Fire Island: A Century in the Life of an American Paradise by Jack Parlett

Review Essay by Walter Cummins

Jack Parlett made his initial visit to the gay village of Cherry Grove on Fire Island in 2017 with his friend Celine by walking a few miles along the beach from a friend’s house in Point O’ Woods. I made the same walk many decades before in the middle of the twentieth century with a group of college-student coworkers. Parlett went back a number of times, staying for days and doing considerable first-hand research to write this book. My small group, curious about what a gay community might look like, roamed the streets and paths there for an hour or so and then returned to our Point O’ Woods worker dormitory rooms. We never went back.

My memory of Cherry Grove is one of brightly painted decorated cottages and groups of men in tight shorts and bathing suits, all of whom ignored us. It was a great contrast to the multi-story ponderous summer homes of Point O’ Woods, covered with weathered brown-gray shingles, looming on rises against the night sky.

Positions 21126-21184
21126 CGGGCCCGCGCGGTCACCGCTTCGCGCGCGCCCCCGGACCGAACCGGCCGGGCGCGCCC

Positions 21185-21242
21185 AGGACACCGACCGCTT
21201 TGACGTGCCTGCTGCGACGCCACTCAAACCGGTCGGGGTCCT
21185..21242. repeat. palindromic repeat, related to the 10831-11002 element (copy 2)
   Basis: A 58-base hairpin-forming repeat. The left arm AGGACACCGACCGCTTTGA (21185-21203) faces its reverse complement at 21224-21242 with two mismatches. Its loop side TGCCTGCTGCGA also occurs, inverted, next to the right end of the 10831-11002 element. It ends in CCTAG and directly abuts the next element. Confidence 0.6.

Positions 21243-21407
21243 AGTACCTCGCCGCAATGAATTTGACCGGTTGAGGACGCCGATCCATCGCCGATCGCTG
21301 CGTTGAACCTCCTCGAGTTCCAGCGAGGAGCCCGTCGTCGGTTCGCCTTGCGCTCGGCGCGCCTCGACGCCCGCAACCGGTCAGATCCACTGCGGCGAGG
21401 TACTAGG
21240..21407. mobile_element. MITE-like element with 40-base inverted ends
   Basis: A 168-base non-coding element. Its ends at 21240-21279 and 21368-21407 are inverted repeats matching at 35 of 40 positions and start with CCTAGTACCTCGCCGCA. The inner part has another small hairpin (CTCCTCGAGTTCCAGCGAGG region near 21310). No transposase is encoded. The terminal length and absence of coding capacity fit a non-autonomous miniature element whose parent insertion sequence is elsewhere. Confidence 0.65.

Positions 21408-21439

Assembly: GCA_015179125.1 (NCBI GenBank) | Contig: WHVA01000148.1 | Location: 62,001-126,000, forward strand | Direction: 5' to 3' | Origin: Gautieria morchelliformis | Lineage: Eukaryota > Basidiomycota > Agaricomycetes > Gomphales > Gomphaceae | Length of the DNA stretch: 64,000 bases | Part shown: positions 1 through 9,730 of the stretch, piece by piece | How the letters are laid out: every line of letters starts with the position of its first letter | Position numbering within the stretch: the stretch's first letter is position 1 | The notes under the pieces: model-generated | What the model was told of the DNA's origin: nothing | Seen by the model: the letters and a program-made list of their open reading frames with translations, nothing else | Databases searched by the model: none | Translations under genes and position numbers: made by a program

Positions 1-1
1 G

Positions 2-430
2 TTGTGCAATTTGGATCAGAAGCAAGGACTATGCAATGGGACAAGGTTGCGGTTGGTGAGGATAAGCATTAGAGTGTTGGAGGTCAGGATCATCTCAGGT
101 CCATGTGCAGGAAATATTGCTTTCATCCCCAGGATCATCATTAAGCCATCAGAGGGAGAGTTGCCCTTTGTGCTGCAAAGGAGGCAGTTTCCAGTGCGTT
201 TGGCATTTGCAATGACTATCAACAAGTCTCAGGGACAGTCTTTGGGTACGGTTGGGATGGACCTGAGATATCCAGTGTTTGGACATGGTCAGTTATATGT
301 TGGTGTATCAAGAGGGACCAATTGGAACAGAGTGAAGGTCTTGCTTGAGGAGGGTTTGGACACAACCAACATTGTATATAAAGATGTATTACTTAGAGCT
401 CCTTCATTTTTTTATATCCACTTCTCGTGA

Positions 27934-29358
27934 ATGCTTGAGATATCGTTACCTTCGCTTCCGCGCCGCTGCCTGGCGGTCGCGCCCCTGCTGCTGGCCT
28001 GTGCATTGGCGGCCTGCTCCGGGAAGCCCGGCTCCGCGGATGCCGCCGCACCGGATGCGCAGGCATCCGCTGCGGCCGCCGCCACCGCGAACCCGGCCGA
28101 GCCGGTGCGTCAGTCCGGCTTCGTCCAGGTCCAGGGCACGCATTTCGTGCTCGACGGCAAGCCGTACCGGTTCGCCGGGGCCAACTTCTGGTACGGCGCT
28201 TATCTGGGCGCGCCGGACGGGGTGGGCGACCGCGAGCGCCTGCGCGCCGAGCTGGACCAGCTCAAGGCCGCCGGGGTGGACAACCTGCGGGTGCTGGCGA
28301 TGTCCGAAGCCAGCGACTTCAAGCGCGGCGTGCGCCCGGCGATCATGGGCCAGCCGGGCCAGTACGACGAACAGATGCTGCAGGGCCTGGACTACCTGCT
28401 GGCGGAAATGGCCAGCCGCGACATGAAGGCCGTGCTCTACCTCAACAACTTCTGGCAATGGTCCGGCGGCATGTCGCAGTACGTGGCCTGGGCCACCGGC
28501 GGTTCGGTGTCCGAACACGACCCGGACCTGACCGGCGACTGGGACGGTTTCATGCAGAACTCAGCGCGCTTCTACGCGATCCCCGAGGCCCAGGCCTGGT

Parlett calls Cherry Grove an American Paradise. Actually, it was an attempt at a gay paradise at a time when such an outlet was rare in American life. I suppose Point O’ Woods could be considered a version of a summer paradise for “well-pedigreed families,” one of many along the Atlantic coast from Bar Harbor, Maine, to, say, Maryland. These weren’t the Newport mansions of multi-millionaires like the Vanderbilts, but still many-roomed and expensive. And it was a private community, gated to, I suppose, keep out people such as those living in Cherry Grove, though it was unlikely any would want to invade Point O’ Woods.

I, like all the student summer employees, had a key to the gate if we wanted to spend time in Flynn’s Bar situated just feet from the dividing fence or if we wanted to walk further to the towns of Ocean Bay Park or Ocean Beach. I, having finished my freshman year, was one of a group from Rutgers with several who became friends even after graduation. Other workers were men and women from Ivy League and Seven Sister colleges who seemed to be on a lark for pin money, while I was concerned with paying tuition. The most decadent thing we did in the men’s dorm was mix whiskey sours in a rusty tennis bowl can.